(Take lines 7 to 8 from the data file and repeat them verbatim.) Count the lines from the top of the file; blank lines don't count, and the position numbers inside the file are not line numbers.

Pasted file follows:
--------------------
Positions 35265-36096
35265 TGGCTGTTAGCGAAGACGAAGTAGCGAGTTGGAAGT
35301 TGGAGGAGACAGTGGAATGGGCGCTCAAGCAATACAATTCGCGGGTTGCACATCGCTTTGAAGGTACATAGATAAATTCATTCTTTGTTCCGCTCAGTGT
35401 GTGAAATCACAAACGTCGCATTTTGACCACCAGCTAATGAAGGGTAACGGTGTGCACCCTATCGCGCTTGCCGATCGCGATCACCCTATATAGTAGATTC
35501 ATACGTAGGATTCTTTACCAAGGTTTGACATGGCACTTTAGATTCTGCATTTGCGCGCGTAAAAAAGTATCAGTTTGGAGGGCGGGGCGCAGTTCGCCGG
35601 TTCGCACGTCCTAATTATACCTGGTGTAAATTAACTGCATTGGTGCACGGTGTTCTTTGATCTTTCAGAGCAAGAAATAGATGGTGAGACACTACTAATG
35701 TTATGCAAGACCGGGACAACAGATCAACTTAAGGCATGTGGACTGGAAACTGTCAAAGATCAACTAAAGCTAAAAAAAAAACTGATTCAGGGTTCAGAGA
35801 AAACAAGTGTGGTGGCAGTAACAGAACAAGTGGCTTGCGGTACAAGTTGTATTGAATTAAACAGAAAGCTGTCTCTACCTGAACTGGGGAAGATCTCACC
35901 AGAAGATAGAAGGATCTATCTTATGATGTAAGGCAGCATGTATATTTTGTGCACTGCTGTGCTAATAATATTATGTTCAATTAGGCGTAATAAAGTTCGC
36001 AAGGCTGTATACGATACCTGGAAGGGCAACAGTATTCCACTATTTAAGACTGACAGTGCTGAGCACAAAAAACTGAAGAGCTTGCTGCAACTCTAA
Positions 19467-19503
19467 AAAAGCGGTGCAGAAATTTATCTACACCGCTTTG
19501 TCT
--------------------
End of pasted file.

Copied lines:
35701 TTATGCAAGACCGGGACAACAGATCAACTTAAGGCATGTGGACTGGAAACTGTCAAAGATCAACTAAAGCTAAAAAAAAAACTGATTCAGGGTTCAGAGA
35801 AAACAAGTGTGGTGGCAGTAACAGAACAAGTGGCTTGCGGTACAAGTTGTATTGAATTAAACAGAAAGCTGTCTCTACCTGAACTGGGGAAGATCTCACC